Colin Brent summarises Woolgar’s description, saying; “Thomas Baldy (c1711-82) adorned the ‘delectable eminence’ on the chalk bluff above his china-shop with shrubs and trees, beehives and winding walks. Watercolours of Sussex castles hung in the summer house, and seats in sheltered alcoves commanded vistas of the High Street, the Lewes Downs, the Weald, and the water-meadows along the Ouse, peopled in due season with haymakers, duck shooters and skaters.” (Colin Brent, Georgian Lewes p119).
There were 2 sisters, Philadelphia (b. 1725) and Charlotte Lund (b. 1733), whose father was the rector of St Thomas in the mid-18th century. They briefly ran a girls’ boarding school together in Lewes. It was probably Philadelphia who wrote these patriotic verses in 1746. The opening lines of her verses start;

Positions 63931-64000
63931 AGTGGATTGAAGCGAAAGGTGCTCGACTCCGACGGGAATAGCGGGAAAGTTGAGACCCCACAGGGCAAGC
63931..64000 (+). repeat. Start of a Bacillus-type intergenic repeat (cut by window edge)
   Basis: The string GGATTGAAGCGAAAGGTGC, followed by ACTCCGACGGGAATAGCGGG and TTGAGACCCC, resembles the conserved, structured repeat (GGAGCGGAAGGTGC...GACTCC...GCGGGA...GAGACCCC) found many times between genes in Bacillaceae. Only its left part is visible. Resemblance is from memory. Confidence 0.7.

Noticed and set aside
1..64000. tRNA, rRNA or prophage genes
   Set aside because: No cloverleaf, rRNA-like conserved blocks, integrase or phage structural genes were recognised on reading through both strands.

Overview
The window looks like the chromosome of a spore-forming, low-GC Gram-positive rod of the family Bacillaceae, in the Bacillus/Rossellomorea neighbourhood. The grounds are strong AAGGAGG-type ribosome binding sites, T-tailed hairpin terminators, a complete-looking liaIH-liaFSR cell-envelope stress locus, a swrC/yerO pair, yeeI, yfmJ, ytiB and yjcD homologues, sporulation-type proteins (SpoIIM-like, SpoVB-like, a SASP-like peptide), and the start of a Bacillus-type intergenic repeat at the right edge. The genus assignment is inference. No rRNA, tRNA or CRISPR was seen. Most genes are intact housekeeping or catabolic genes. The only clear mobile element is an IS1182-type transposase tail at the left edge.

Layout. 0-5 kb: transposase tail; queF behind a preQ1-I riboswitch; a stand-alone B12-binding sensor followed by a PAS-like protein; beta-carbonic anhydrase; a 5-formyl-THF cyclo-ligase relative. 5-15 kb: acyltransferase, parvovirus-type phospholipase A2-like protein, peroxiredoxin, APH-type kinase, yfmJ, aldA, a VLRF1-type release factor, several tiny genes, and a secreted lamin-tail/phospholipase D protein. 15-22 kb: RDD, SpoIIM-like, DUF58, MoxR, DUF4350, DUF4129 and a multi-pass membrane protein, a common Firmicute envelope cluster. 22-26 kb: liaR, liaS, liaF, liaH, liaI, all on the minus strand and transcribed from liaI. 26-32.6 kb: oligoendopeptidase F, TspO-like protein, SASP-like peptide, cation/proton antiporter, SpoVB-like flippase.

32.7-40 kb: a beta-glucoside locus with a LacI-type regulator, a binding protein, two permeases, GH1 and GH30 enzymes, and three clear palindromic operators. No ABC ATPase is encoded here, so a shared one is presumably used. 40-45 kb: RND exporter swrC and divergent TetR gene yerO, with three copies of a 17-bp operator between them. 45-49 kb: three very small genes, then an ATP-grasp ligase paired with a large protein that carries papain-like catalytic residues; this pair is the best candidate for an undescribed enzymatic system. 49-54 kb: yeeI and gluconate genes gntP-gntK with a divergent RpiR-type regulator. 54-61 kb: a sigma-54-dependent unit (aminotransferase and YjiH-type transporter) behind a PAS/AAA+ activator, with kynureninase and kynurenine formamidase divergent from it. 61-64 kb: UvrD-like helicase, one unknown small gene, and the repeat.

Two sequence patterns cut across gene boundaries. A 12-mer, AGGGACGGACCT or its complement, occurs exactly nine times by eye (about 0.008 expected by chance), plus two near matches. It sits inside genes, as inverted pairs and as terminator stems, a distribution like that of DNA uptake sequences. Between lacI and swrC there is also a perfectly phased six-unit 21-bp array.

“Blest be the man who first contriv’d this seat,
Where nature’s beauties in bright prospect meet.
Where’er I turn, the landscape charms my eyes!
What vallies sink! What hills around me rise!”
In another poem of 1747, also believed to be by her, she says;
“What unmixed pleasures in my bosom rise,
As Lewes in my view extended lies!
For situation and delightful air
She with the proudest cities may compare.
The fields around with verdure glow,
And Ouse slides gently in the vale below.
Indulgent heaven for ever guard her peace,
Revive her commerce and her wealth increase.
O’er her may virtue rule with gentle sway
And odious vice detest’d fly away.”
(Thanks to John Bleach for providing information about these two poems, published in the Gentleman’s Magazine Vol . 17 of 1747 and the West County Magazine IV of 1790 respectively)